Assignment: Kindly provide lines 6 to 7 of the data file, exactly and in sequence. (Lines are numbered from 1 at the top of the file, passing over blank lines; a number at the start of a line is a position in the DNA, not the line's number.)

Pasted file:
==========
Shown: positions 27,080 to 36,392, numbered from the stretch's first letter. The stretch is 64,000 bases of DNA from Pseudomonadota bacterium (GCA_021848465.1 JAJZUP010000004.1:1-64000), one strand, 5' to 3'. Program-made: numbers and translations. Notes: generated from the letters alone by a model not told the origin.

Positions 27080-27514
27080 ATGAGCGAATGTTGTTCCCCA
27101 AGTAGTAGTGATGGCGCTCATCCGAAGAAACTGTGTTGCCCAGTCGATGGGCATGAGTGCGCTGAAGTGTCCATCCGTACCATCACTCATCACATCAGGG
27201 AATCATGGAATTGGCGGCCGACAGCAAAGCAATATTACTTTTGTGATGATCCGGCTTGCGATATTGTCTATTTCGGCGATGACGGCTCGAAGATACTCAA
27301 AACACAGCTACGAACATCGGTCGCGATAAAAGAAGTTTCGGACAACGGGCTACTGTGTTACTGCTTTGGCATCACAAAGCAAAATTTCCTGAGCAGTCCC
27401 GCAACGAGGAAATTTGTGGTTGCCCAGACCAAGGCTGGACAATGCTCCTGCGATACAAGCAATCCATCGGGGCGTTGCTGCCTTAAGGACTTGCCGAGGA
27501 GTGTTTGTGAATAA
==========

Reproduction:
27301 AACACAGCTACGAACATCGGTCGCGATAAAAGAAGTTTCGGACAACGGGCTACTGTGTTACTGCTTTGGCATCACAAAGCAAAATTTCCTGAGCAGTCCC
27401 GCAACGAGGAAATTTGTGGTTGCCCAGACCAAGGCTGGACAATGCTCCTGCGATACAAGCAATCCATCGGGGCGTTGCTGCCTTAAGGACTTGCCGAGGA